Tuesday, March 25, 2014

Three days at Shawshank

Since there is a chicken currently residing in my home office, I must get this off my chest.  Either Elsie, our RED laced Wyandotte chicken, is channeling Ellis “Red” Boyd, or she has gone broody.  Hmmm, notice the similarities in name....Elsie....Ellis.  No wonder she was the one to go Shawshank on me.
Angry, Broody Elsie refusing to budge from the nesting box earlier this week.

Elsie, the chicken, has gone broody.  What that means:

  •  She doesn't want to eat.
  •  She refuses to leave the nesting box causing an actual "waiting line" of chickens trying to lay an egg this afternoon.
  • She is plucking her own feathers to keep her baby “plastic egg”  and her sister's real eggs warm
  •  And she is wreaking havoc with all the other chickens with her growly, moody antics.

All this because she really, really , really wants to have a baby.

Much as I would love to let Elsie nest away and hatch a clutch of cute, little, baby chicks, we had to take drastic measures.  You see, we don't have a rooster so no baby chicks can happen here.  And, from what I understand, if a chicken goes broody and can’t actually become a mom, bad things happen.

  • Weight loss
  • Dehydration
  • Aggressive behavior
  • And that really long waiting line at the nesting box
"Red" waiting her time in solitary.

Our only recourse….Solitary confinement in a cool, quiet area.  As I type this, Elsie is sitting in her cell, a dog crate in my home office, with only food and water and a short roost.  Seems a bit sad but this is the most calm she has been in three days.  From what I've read in various chicken blogs, she will be in the office for a few days before getting parole and then it might go something like this…

2014 Parole Hearings Woman: Elsie chicken, your files say you've served 3 days of a broody chicken sentence. Do you feel you've been rehabilitated?
Red: Rehabilitated? Well, now let me see. You know, I don't have any idea what that means.
2014 Parole Hearings Woman: Well, it means that you're ready to rejoin the chicken society...
Red: I know what you think it means, missy. To me, it's just a made up word. A politician's word, so young ladies like yourself can wear a suit and a tie, and have a job. What do you really want to know? Am I sorry for what I did?
Red: There's not a day goes by I don't feel regret. Not because I'm in here, because you think I should. I look back on the way I was then: a young, stupid chicken who committed that terrible crime. I want to talk to her. I want to try to talk some sense to her, tell her the way things are. But I can't. That chicken’s long gone, and this old bird is all that's left. I got to live with that. Rehabilitated? It's just a bullshit word. So you go on and stamp your form, missy, and stop wasting my time. Because to tell you the truth, I don't give a chicken shit….

Stay tuned to see just when Elsie gets parole and is allowed back in the yard with her sisters.

Thursday, March 20, 2014

Alma's Science Fair Egg Experiment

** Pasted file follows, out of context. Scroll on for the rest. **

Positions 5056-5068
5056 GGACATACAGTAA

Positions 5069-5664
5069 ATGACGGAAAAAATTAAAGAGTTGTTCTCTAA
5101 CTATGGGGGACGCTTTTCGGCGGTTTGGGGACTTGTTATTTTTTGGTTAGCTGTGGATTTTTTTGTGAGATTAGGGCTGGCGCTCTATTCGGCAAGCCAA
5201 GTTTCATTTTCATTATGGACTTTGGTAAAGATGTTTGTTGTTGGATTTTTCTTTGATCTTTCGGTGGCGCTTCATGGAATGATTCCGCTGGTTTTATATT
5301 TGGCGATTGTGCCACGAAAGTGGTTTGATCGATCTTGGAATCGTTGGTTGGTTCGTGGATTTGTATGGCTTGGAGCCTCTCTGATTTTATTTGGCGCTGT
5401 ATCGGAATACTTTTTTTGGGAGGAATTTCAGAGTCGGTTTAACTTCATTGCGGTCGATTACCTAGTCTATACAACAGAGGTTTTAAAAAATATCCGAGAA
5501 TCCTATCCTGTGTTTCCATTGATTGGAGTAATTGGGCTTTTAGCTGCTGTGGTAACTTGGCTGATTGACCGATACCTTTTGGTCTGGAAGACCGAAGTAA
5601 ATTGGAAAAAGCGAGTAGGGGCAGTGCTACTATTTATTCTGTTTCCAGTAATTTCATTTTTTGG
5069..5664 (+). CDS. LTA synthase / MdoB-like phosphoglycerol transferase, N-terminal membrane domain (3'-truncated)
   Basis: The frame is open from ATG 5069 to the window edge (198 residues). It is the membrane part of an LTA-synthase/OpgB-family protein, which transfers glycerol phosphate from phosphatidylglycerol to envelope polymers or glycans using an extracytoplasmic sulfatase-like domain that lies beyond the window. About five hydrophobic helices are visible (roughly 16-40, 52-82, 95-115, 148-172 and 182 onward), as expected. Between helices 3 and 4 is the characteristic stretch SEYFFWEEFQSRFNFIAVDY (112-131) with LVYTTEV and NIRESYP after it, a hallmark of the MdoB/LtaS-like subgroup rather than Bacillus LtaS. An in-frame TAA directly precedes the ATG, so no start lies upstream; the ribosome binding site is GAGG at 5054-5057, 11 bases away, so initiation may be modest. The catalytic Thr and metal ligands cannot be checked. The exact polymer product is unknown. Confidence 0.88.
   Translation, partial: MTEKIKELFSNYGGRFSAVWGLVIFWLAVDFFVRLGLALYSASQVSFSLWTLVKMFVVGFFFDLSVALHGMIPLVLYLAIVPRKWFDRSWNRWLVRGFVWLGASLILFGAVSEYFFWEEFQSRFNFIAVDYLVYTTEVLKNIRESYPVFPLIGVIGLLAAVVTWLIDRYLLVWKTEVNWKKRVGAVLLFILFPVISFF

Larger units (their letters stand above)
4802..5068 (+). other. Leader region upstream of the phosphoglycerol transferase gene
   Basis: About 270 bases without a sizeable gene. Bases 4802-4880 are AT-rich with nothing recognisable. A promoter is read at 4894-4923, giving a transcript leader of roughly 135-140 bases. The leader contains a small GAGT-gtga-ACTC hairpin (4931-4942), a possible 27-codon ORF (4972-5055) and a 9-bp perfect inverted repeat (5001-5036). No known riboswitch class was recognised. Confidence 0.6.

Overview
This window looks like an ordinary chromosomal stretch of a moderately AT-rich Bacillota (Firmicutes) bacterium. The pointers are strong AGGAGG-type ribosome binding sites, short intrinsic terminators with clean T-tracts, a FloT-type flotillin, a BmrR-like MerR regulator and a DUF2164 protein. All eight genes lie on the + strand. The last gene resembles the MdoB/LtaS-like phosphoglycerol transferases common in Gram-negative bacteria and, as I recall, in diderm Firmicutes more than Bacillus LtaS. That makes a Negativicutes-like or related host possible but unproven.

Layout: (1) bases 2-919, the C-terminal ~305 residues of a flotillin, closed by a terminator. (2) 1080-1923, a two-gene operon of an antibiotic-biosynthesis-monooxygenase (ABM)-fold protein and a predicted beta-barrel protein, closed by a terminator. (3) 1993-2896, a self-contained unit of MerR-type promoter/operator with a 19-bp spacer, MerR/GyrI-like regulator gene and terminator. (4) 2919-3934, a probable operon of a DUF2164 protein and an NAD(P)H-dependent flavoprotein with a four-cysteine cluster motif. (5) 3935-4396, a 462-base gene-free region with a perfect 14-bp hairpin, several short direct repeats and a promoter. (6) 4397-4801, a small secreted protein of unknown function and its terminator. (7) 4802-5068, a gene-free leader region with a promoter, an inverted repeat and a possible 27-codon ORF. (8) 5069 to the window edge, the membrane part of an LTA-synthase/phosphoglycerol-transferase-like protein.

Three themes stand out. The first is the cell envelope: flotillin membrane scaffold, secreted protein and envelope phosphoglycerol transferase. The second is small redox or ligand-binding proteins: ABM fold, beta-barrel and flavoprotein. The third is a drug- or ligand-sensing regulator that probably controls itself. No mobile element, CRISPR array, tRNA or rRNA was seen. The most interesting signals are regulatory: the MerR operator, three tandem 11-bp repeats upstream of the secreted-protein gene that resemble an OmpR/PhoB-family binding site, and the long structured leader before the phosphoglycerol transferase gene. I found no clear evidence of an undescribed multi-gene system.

Remember the Science Fair?  Remember watching or participating in events like Build a Boat Out of Ping Pong Balls or Grow Beans in Microwaved Water vs Plain Tap?  It seems I have a chicken who has entered herself in her own Science Fair.

First, in egg laying, all chickens are not created equal.  Some are big egg layers. Some are loud egg layers and some, like my two Wyandottes, are not "straight to the nesting box" kind of gals.  The first Wyandotte to lay, Elsie, would lay her eggs in the dog house.  It only took me about four days to figure that out and redirect her to a safer spot, the nesting box.  She took to it right away once it was pointed out.

Next, meet Alma.  Alma is one of our Blue Laced Red Wyandottes and she is almost a year old. Alma is a very special chicken.  Alma is a student of physics whose goal is to successfully lay and egg from the highest point in the coop without breaking.  It would be quite the feat and this little girl  is up for the challenge.

Over the course of two weeks we would periodically find an egg inside the coop, broken and outside the nesting box.  My first thought was an angry chicken kicked it out as part of a "pecking order" protest.  But it kept happening.  Day after day of broken egg.  Then a Saturday rolled around and I was able to observe who was laying and when.  One by one the ladies took their turns in the nesting boxes until Alma was ready to lay.  In to the coop she went.  Then back out.  Then back in. In and out for several rounds of confusion until in she went and stayed.  After a few moments I heard it.  The awkward flapping and stumble of a chicken going to bed.  Going to bed?  Its 2 in the afternoon!  I carefully peek in the coop and there she is, Alma on high.  

Alma, preparing to lay an egg from the highest roost in the coop.
Much to our amazement, Alma manages to not only lay her egg but she drops it from about three feet and it lands successfully in the crevice between the coop door and floor.  Please forgive the chicken pooh splotches.  It is life in the coop. 
Seriously?  How did she do this?

The ledge egg, unbroken.  Rather amazing
Who lays an egg, drops it three feet and has it land exactly in this two inch gap?  Alma really needs to play MouseTrap.  (Yeah, I'm dating myself here)

A few days later, she inches closer to the mark.  And, I get smart and line the coop floor with several inches of shavings to "break" the fall of our precious egg.
We seem to be getting closer to the mark.
Alma ended up proving her point.  She could lay an egg where ever and when ever she wanted.  We are very grateful that she decided the nesting box was good enough....for now.